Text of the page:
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on 4 December 2013
Everyone else who has reviewed this book has given it 4 or five stars, so by simple mathematics I must be wrong, but I couldn't make myself like it no matter how hard I tried. I was stunned to find a writer like Moorcock, of at the very least a progressive bent, espousing - loudly and at length - a stream of anti-Semitic bile that even Hitler might have found a little overwhelming.
I admit that there is a demonstrated strata of Jew-hatred in the UK establishment, but I honestly thought that this writer was above such things, and it is depressing indeed to see him cursing an entire people through the mouthpiece of his repulsive narrator.
All of that being said, the book is not without good points; the research is excellent and his evocation of late Tsarist life impressive indeed. There is a rich supporting cast, first class pacing (at least up until the final hundred or so pages when Pyat is struggling to get to Odessa, which does shade a little toward the dull) and a fascinating narrative. However, whenever one is getting settled into the flow of the story, another steaming slab of crass anti-Jewish rhetoric will flop onto the page and break the reader's (well, this reader's anyway)concentration. It is a little like driving in a luxurious motor car that the driver now and again, for his own mysterious reasons, decides to slam into a wall.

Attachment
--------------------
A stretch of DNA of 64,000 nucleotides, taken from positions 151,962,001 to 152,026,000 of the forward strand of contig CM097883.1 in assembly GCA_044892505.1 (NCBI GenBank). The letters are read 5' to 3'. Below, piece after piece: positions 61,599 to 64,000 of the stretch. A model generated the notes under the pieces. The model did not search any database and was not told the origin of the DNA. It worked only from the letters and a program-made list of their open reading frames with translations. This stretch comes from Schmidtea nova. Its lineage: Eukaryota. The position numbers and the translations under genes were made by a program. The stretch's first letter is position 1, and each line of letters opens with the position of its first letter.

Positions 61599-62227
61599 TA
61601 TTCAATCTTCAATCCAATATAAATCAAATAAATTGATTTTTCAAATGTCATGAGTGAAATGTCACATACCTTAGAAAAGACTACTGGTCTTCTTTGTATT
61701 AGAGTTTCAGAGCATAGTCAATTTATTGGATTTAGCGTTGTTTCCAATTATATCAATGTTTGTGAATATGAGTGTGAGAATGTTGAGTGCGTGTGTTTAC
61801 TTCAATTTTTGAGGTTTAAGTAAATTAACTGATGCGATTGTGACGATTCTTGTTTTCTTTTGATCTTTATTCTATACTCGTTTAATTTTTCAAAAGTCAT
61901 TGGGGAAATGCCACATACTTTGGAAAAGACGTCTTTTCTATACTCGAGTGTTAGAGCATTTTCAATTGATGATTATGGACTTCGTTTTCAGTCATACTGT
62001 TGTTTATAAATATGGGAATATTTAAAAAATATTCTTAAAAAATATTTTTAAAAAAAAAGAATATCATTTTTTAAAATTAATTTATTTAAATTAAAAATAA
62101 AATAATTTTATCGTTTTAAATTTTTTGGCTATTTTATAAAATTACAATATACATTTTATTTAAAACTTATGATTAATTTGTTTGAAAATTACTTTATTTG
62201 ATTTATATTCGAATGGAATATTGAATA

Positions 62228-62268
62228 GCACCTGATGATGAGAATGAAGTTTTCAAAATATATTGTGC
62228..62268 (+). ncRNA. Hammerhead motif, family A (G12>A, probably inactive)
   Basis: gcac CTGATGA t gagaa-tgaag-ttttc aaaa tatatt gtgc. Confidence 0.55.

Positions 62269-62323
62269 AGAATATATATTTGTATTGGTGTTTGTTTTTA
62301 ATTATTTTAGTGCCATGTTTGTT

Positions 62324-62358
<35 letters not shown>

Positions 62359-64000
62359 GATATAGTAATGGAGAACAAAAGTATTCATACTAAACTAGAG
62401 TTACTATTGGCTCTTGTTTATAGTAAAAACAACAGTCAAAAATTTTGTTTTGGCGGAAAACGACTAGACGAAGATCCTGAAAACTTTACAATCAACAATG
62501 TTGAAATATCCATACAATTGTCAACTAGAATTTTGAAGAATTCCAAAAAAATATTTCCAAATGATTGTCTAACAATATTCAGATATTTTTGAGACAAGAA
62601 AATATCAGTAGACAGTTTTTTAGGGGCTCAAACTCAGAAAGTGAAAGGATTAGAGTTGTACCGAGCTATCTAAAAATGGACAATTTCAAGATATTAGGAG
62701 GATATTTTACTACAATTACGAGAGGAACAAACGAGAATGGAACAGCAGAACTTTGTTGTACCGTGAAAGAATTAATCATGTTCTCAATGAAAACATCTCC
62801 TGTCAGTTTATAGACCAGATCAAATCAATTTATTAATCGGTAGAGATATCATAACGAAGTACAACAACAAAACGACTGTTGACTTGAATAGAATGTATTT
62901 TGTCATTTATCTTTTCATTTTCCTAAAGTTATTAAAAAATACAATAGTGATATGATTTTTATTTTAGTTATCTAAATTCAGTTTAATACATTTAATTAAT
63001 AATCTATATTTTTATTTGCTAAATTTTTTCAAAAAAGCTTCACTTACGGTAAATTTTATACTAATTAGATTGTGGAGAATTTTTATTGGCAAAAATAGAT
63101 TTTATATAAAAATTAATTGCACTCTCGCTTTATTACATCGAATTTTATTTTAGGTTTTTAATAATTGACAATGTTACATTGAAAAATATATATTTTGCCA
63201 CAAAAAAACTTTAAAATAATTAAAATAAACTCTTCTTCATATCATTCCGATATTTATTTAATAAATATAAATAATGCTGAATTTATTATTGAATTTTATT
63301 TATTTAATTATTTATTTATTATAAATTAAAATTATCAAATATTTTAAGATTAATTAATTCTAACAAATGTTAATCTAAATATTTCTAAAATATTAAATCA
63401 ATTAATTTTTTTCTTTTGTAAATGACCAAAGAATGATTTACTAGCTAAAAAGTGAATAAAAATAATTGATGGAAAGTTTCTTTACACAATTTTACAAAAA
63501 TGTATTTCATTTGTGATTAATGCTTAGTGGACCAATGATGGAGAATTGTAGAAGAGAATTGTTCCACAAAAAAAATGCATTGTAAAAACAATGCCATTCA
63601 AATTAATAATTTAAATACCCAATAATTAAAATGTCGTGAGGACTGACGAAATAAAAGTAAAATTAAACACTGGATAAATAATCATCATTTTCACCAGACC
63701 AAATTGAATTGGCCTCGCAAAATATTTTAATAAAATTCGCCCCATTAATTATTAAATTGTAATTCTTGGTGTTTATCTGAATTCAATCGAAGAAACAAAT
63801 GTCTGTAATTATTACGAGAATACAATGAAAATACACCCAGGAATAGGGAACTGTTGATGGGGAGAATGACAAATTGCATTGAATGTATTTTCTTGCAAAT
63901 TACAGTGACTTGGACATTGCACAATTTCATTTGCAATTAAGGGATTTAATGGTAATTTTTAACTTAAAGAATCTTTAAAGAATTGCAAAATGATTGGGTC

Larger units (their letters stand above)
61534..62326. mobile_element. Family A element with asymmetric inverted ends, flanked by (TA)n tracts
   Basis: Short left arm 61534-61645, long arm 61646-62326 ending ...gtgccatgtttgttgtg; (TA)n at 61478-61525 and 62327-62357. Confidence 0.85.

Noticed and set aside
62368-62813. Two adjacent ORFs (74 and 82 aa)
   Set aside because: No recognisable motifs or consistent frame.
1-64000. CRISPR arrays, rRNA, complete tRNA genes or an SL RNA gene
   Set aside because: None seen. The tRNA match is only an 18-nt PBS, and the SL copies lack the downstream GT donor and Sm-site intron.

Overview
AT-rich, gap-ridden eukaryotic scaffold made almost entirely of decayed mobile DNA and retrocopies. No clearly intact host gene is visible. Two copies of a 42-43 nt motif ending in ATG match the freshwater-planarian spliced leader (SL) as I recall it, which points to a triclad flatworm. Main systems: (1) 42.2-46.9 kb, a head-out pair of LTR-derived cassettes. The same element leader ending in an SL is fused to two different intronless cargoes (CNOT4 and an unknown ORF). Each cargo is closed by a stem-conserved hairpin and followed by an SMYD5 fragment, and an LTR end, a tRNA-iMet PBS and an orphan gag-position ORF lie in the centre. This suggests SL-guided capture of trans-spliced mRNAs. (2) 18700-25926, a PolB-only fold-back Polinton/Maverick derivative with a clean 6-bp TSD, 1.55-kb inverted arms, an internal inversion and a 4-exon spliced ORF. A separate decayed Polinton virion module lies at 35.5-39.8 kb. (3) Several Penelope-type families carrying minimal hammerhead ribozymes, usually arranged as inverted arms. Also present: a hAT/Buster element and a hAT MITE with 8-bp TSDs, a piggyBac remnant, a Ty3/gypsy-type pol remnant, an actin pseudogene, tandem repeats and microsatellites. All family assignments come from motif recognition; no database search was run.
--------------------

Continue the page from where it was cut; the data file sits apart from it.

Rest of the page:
I'm sorry if I've offended anyone by gratuitously missing some clever point here, but this book feels like a hate crime. The quality of the writing, plotting and pacing cannot save it from that. Whatever the joke was, it flew past me, which is undoubtedly my fault. Can anyone explain it for the simple-minded?
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